Ordinance for the fencing of private lands and authorizing the cutting of firewood and timber on unfenced lands

Scanned Document:

The director general and council of New Netherland, to all those who shall see or hear this read, greetings.

Let it be known that whereas many complaints have lately been presented to us of the chopping of firewood and cutting of timber on lands claimed by diverse of our inhabitants by virtue of patents, the principal reason and cause of which are that many land-grasping inhabitants of this province have received, several years ago, many and large tracts of land by letters patent from the director general and council, on the express condition to cultivate and improve diem, which lands many inhabitants have, for several years, allowed to lie, and which still lie unfenced, unimproved, indeed, wild and waste, without making any improvement or bestowing any labor upon them, merely claiming and retaining them by virtue of the obtained letters patent. Not only is the honorable company defrauded and curtailed in its revenue, and the settlement of the country delayed and postponed hereby, but some of our inhabitants who seek to earn an honest livelihood for themselves by chopping and cutting firewood and timber, are frequently prevented and hindered in their design by those who, by virtue of letters patent, lay claim to such lands without improving and cultivating them, whence many quarrels and disputes have, at diverse times and places arisen between inhabitants.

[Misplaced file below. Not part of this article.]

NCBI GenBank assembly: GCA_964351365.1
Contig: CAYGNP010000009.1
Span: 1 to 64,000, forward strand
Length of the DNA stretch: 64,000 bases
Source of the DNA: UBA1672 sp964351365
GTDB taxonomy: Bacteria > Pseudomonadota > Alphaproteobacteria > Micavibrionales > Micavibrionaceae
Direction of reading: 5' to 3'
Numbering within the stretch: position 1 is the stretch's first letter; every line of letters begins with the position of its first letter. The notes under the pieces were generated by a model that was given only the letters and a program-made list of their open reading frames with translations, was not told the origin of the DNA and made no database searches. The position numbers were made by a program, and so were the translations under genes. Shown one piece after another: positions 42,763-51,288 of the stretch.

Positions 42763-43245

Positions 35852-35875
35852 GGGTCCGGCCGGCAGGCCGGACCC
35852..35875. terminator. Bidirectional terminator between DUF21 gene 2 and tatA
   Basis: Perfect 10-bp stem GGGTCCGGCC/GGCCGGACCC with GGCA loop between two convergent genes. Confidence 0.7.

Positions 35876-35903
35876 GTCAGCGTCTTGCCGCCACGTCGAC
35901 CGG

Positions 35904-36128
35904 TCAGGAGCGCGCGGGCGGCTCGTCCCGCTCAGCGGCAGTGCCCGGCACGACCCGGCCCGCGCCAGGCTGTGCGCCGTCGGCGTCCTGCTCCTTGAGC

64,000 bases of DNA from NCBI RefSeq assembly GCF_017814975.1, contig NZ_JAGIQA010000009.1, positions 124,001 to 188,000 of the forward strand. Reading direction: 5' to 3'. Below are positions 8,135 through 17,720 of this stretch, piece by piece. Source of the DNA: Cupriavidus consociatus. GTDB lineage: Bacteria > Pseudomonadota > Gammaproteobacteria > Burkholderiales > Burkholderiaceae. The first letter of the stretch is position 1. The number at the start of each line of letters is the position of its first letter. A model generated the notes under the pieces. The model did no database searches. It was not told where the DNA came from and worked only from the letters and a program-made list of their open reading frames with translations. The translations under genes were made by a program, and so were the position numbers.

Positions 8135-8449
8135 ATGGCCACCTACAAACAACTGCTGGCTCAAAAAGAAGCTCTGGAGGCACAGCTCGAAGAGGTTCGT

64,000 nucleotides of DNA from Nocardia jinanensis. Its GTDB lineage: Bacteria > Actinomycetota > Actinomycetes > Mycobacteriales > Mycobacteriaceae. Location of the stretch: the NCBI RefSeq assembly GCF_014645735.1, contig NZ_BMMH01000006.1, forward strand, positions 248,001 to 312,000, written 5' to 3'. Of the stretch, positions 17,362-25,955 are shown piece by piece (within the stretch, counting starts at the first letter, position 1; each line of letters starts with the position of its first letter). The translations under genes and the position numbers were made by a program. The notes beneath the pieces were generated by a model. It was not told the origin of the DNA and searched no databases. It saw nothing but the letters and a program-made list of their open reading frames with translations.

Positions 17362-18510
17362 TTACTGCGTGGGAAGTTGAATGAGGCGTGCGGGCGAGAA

In order to prevent this as much as possible, the aforesaid director general and council do, therefore, again ordain and command that all those who, by virtue of patents or deeds, claim any lands, shall properly set off and fence them in, so that the director general and council as well as the inhabitants may know and see what lands have been granted and what remain still to be granted.

And the aforesaid director general and council do hereby declare and ordain that none of our good inhabitants shall be hindered or prevented to chop firewood or cut timber on unfenced lands, wherever it shall best suit the convenience of the inhabitants, on pain of legal proceedings being instituted against those who will have hindered or prevented the same.

Done at Fort Amsterdam in New Netherland, the 16th of January 1657.[1]


Also in LO, 294-95.


Translation: Gehring, C., trans./ed., New Netherland Documents Series: Vol. 16, part 1, Laws and Writs of Appeal, 1647-1663 (Syracuse: 1991).A complete copy of this publication is available on theĀ New Netherland Institute website.